Enigmatic Koteshwar Mahadev Temple of Gwalior

Koteshwar Mahadev Temple Shivling – Gwalior

Koteshwar Mahadev Temple of Gwalior or simply Koteshwar Mandir  of Gwalior is the main and ancient Shiva Pagoda or Temple of Gwalior city.

A Marathi Brahmin Pandit Gangadhar Rao Trimbak Ji of this temple or shrine had explained the history and importance of Koteshwar Shivling to Shrinath Mahdji Scindia. After which it was originally built by Mahayodha Srinath Madji Shinde Maharaj in the foothills of the fort. Just 100 years later, it was renovated by Srimant Jayajirao Shinde.

The Strange History of Koteshwar Mahadev Temple of Gwalior and its Devine Shivling

The Shivling of Koteshwar Mahadev Temple  or Koteshwar Mandir was originally established as a Shiv Mandir and was situated on the fort of Gwalior. It was then the centre of worship of the Tomar dynasty.

Later, Gwalior fort came under the Mughals. During the reign of Aurangzeb, this shrine was torn down and destroyed and its Shivling was thrown from the fort down into the perimeter of the fort. The Mughals could not damage this Shivling as it was always surrounded by the serpents.

The cable broke down the temple itself. For almost 150 years it was buried in the rubble protected and surrounded by the serpents outside the periphery of the fort covered under the rubble of rocks.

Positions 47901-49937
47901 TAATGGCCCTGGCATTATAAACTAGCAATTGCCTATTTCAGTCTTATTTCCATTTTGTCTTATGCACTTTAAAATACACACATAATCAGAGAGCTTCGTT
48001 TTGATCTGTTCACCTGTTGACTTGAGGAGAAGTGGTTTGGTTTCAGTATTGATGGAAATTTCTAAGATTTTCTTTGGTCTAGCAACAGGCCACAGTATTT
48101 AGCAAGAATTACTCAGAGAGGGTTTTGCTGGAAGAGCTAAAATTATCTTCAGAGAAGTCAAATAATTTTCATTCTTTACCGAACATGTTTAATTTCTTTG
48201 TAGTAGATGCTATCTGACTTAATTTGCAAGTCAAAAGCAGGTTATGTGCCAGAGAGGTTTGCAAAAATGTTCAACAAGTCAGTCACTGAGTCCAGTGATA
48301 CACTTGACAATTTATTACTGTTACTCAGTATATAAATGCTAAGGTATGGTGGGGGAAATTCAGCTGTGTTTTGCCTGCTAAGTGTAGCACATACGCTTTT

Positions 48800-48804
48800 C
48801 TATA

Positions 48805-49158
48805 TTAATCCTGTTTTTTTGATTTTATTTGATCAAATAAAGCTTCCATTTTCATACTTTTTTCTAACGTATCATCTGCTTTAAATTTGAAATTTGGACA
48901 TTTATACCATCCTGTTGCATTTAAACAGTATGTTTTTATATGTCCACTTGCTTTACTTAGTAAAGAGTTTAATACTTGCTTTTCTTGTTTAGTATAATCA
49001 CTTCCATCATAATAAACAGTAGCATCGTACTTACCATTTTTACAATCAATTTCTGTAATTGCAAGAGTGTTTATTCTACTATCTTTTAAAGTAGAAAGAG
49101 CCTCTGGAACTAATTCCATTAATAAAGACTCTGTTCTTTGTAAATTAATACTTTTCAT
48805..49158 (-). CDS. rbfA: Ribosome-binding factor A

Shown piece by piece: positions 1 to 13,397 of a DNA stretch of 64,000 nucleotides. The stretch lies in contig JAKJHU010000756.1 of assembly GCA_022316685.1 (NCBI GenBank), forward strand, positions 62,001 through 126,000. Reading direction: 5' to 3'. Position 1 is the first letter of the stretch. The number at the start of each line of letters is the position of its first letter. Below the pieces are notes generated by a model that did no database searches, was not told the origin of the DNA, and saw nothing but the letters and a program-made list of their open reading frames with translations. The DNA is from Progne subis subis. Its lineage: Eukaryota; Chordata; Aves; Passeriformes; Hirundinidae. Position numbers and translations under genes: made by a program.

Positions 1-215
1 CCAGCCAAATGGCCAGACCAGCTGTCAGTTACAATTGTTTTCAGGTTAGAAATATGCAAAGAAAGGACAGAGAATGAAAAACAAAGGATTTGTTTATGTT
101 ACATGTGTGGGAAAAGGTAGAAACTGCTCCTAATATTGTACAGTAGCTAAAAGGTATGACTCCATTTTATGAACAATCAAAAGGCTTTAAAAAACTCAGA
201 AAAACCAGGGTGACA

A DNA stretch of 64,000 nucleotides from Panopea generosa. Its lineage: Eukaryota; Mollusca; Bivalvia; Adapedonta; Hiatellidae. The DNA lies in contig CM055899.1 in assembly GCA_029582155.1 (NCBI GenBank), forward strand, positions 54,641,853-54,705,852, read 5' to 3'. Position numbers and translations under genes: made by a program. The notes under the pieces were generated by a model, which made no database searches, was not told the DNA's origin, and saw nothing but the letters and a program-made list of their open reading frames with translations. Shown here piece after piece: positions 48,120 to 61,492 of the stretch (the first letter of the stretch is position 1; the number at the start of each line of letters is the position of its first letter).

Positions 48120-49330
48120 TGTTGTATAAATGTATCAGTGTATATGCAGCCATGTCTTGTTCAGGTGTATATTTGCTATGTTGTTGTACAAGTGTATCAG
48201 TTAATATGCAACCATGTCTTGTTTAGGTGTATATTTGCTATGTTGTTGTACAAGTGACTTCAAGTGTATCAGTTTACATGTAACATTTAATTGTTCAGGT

It is said that Saint Dev Maharaj in his dreams has seen this Shivalinga protected from snakes and the shiv linga ordered the saint to build a temple. Then at his request, Maharaj Jayaji Rao Scindia removed the debris and removed the Shivling. A grand temple was built and Shivling was established. Since the Shivling came out of the fort’s rock debris. Hence it was named Koteshwar meaning god of rock.
Inside this temple, beautiful murals based on Shiva glory have been made on the walls, which are still safe today. This shrine is very much recognized in the Scindia dynasty. Same as Mahakal has the recognition in Malwa. Koteshwar in Gwalior State was considered the same to be of in North Gwalior. Presently this Devasthan is looked after by the Scindia Devasthan Trust.

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